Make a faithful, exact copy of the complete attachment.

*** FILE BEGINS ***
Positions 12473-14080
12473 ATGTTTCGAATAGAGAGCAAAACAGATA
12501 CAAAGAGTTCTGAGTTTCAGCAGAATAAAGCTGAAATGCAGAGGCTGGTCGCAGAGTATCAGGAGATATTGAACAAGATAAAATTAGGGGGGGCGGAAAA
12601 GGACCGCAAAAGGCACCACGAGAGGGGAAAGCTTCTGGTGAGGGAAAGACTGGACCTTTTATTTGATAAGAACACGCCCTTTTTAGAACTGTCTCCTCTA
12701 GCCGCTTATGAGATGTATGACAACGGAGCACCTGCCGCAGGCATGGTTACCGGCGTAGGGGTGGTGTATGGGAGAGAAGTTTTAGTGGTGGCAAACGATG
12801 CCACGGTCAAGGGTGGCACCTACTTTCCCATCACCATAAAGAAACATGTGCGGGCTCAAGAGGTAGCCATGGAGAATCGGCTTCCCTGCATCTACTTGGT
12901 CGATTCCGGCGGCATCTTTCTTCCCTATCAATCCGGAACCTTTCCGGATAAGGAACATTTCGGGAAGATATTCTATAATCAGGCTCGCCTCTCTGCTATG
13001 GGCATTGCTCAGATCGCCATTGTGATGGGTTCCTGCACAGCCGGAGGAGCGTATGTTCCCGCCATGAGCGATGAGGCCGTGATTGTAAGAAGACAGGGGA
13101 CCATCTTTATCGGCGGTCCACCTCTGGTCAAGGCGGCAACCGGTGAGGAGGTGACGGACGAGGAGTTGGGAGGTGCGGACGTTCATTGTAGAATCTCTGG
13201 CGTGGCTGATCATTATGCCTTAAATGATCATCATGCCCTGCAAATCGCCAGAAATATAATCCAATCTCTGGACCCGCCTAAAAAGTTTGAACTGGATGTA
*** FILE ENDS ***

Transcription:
Positions 12473-14080
12473 ATGTTTCGAATAGAGAGCAAAACAGATA
12501 CAAAGAGTTCTGAGTTTCAGCAGAATAAAGCTGAAATGCAGAGGCTGGTCGCAGAGTATCAGGAGATATTGAACAAGATAAAATTAGGGGGGGCGGAAAA
12601 GGACCGCAAAAGGCACCACGAGAGGGGAAAGCTTCTGGTGAGGGAAAGACTGGACCTTTTATTTGATAAGAACACGCCCTTTTTAGAACTGTCTCCTCTA
12701 GCCGCTTATGAGATGTATGACAACGGAGCACCTGCCGCAGGCATGGTTACCGGCGTAGGGGTGGTGTATGGGAGAGAAGTTTTAGTGGTGGCAAACGATG
12801 CCACGGTCAAGGGTGGCACCTACTTTCCCATCACCATAAAGAAACATGTGCGGGCTCAAGAGGTAGCCATGGAGAATCGGCTTCCCTGCATCTACTTGGT
12901 CGATTCCGGCGGCATCTTTCTTCCCTATCAATCCGGAACCTTTCCGGATAAGGAACATTTCGGGAAGATATTCTATAATCAGGCTCGCCTCTCTGCTATG
13001 GGCATTGCTCAGATCGCCATTGTGATGGGTTCCTGCACAGCCGGAGGAGCGTATGTTCCCGCCATGAGCGATGAGGCCGTGATTGTAAGAAGACAGGGGA
13101 CCATCTTTATCGGCGGTCCACCTCTGGTCAAGGCGGCAACCGGTGAGGAGGTGACGGACGAGGAGTTGGGAGGTGCGGACGTTCATTGTAGAATCTCTGG
13201 CGTGGCTGATCATTATGCCTTAAATGATCATCATGCCCTGCAAATCGCCAGAAATATAATCCAATCTCTGGACCCGCCTAAAAAGTTTGAACTGGATGTA